Everything You Ever Need To Know About Coriander 🌱 (Drew's Digest #09)
Where does coriander from?
Coriander is thought to have originated in the eastern Mediterranean or Asia Minor region. It is named after the Latin word, coriandrum, which is believed to be a derivative of the Greek word koriannon or koros, meaning bug. Some say it was specifically named after bed-bugs, because of the unpleasant smell of the immature plant, which later becomes more sweet smelling upon ripening
Coriander has a long history of medicinal and culinary uses; appearing in a number of ancient texts, even appearing in Sanskrit as far back as 5000 BC. Egyptians called it “the spice of happiness”, which is most likely due to the alleged aphrodisiac effects it can have and why they planted coriander seeds inside tombs of the 21st dynasty (~1000 BC).
Even the father of medicine, the Greek physician Hippocrates, recommended the use of coriander. Other cultures also believed in all sorts of medicinal benefits attributed to consuming coriander, ranging from easing menstrual flow, creating immortality and aiding in digestion.
Like pomegranate, coriander is also mentioned in the Bible, where it was compared to manna (a food that God gave the Israelites, saving them from starvation in the desert):
What is coriander exactly?
Coriander is an annual herb that usually grows to around 50cm in height. It is part of the Apiaceae family (commonly known as the carrot family) that contains a group of aromatic plants, often with hollow stems, such as herbs like cumin, dill and caraway, and vegetables like carrot, celery and fennel.
Just about every part of the coriander plant can be used, from the small dry fruit that contains two seeds to the leaves, stems and roots. Each having a slightly different nutrition and flavour profile.
Traditionally, the plant was used for cooking and medicinal purposes, but over time has become an important flavouring and aromatic agent in anything from cosmetics and perfumes to beverages and tobacco, due to the essential oils it contains (notably the terpene, linalool) and the unique citrus and nutty notes it imparts.
The leaves of coriander plants are broad and resemble parsley, sometimes being referred to as Chinese parsley or dhania in India and Africa. In North America, the leaves are called cilantro, which is the Spanish word for coriander, but in other parts of the world, it is simply just coriander (obviously).
When kept whole, the seeds can be used as a pickling ingredient for vegetables, added to sausages and bread, or to alcoholic drinks like gin and beer. The seeds are more commonly used when ground into a powder for spice mixes which are added to packaged products or used fresh in Indian, Asian and Mexican cuisines.
When is coriander available?
Coriander is a winter herb, that grows in pretty much every region of the world, from Europe, the Middle East, Asia to the Americas. The leaves are in season during the colder winter months, before it ‘bolts’ to form a flower, producing the seeds in the warmer summer months.
How do I store coriander?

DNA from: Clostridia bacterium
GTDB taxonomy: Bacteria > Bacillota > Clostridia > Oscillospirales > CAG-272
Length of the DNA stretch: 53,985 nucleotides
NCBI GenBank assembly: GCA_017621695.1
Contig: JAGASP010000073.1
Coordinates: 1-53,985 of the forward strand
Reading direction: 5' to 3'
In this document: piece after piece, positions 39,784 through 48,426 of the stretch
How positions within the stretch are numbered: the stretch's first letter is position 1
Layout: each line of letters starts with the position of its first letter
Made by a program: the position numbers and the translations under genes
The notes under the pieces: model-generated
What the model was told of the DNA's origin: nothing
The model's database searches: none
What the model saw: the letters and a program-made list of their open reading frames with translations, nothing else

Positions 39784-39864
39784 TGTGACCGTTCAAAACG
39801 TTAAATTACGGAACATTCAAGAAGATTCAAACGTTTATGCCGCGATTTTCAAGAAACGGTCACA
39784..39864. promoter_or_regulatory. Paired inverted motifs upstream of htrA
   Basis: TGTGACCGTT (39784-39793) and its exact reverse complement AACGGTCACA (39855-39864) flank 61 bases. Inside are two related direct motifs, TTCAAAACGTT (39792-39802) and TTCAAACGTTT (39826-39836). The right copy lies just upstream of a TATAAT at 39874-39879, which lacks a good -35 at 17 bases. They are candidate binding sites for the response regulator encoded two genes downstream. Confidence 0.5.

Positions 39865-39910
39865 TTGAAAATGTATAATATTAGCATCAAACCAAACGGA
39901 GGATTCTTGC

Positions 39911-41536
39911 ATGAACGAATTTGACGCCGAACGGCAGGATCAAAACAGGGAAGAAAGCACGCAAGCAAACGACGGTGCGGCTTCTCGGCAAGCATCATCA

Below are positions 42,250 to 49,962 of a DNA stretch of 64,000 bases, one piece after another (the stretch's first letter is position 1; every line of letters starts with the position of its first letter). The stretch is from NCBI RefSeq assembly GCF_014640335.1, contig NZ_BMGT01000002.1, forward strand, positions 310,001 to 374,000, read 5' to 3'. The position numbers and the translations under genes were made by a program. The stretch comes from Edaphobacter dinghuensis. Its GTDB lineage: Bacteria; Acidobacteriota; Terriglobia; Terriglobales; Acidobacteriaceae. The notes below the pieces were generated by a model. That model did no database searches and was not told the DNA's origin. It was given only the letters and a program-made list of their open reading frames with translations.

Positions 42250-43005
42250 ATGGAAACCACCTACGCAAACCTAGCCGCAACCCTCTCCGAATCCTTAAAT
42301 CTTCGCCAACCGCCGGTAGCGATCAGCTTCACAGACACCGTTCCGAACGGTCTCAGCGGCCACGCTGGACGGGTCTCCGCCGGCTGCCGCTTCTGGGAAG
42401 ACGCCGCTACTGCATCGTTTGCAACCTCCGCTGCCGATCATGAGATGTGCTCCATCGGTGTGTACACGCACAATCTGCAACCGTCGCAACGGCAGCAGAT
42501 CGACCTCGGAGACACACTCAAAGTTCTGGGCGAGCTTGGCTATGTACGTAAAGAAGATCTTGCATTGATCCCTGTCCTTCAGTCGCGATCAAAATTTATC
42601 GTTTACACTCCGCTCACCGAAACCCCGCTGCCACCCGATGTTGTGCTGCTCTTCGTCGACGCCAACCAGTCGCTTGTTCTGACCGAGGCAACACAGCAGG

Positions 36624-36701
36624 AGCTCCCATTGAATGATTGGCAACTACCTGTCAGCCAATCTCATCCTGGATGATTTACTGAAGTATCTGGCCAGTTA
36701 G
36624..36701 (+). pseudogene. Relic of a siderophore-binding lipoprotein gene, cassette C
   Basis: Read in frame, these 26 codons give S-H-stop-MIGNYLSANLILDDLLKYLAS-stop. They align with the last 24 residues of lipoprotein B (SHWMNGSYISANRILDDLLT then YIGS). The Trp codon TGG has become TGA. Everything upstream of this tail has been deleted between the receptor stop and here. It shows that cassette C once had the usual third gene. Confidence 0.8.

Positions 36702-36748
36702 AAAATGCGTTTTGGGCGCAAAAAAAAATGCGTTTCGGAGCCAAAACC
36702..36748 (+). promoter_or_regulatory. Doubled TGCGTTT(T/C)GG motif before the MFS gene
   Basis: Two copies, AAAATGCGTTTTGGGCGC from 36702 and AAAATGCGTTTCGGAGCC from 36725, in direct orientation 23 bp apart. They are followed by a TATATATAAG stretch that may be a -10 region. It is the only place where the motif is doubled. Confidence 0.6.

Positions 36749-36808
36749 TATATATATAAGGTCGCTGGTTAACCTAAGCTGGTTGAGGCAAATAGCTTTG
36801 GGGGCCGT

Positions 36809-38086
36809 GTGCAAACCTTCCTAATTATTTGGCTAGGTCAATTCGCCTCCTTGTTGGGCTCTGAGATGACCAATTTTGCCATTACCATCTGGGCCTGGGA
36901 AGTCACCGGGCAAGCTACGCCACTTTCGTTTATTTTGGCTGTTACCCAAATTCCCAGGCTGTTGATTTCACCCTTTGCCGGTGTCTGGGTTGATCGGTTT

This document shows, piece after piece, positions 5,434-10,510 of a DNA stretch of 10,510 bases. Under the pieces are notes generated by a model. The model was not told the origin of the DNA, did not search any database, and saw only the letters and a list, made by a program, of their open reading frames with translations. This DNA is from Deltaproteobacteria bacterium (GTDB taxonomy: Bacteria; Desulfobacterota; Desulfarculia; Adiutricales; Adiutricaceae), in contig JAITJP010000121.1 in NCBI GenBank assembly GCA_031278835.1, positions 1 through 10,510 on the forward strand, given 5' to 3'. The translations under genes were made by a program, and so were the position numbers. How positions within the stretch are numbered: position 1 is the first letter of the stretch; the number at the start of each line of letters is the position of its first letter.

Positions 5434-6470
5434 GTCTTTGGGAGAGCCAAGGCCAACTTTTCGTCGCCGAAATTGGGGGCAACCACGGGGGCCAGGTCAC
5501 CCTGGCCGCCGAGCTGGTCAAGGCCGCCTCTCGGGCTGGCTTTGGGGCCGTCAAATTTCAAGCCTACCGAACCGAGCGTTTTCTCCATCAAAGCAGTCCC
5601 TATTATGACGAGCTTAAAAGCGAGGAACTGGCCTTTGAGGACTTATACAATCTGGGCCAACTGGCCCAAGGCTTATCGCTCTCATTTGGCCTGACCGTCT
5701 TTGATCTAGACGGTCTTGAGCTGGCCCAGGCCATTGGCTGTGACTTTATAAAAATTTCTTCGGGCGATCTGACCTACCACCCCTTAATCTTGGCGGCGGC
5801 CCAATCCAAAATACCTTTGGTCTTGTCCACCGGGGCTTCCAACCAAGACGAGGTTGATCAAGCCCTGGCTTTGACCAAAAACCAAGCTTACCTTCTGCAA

Fresh coriander leaves will last the longest when stored inside the fridge in an upright container with a little water to coat the roots, and covered with a plastic bag to minimise the amount of gases that can enter (just like last weeks asparagus). I would recommend changing the water every day or two.
The seeds can be kept in airtight containers and will last a long time, if not exposed to oxygen. Ground seeds cannot really be prepared and stored for later use and should be used as soon as possible, as they will degrade very fast. So when buying the spice component of the plant, always go for the whole seeds, and just grind them up when needed.
How do I use coriander?
Coriander is most commonly used in Mexican, Indian, African, Middle Eastern and Asian cuisines, added to anything from soups, stir-fries, sauces and chutneys. The leaves are great for garnishing any meal (like the Thai Green Curry below) or side dishes like salsa and guacamole.
The seeds can be added to stews, soups and slow-cooked meals or even roasted as a snack like dhana dal. The ground-up powder is fundamental to many spice mixes like garam masala and curry powders.
Did you know?
Some people really hate the smell and/or taste of coriander, describing it as tasting dirty or soapy. A recent study found that that the reason for the soapy taste is due to a difference in our genetic makeup. The number of people that detected a soap like taste can vary from around 4 – 14% of the population, depending on ancestry.
Why should I eat coriander?
Coriander has many nutritional and medicinal benefits. Coriander seeds are made up of around 40% fibre, and in just 1 tbsp we can access a whole bunch of essential minerals (like iron, magnesium, copper and calcium) and omega-6 fatty acids.
Apart from the seeds, the leaves which are perfect for garnishing and are super low in calories, have a huge amount of Vitamin K in such a small portion.
In addition, studies have also shown that coriander extracts;
- can help to treat diabetes (in mice) by reducing hyperglycaemia (high blood glucose).
- reduce bad cholesterol (LDL) and lipids (fats) that are circulating in the bloodstream (i.e. anti-diabetic effects).
- produce oils and alcohols that have strong anti-bacterial activities on human pathogens.
contain the essential oil, citronellol, which can inhibit ulcers forming in the mouth, stomach and small intestine.
A number of other studies have concluded that chemicals from coriander leaves and seeds may also contain the ability to provide anti-inflammatory, anti-mutagenic, anti-depressant and anticonvulsant effects on humans.
Images are my own, sourced from Pixabay or linked
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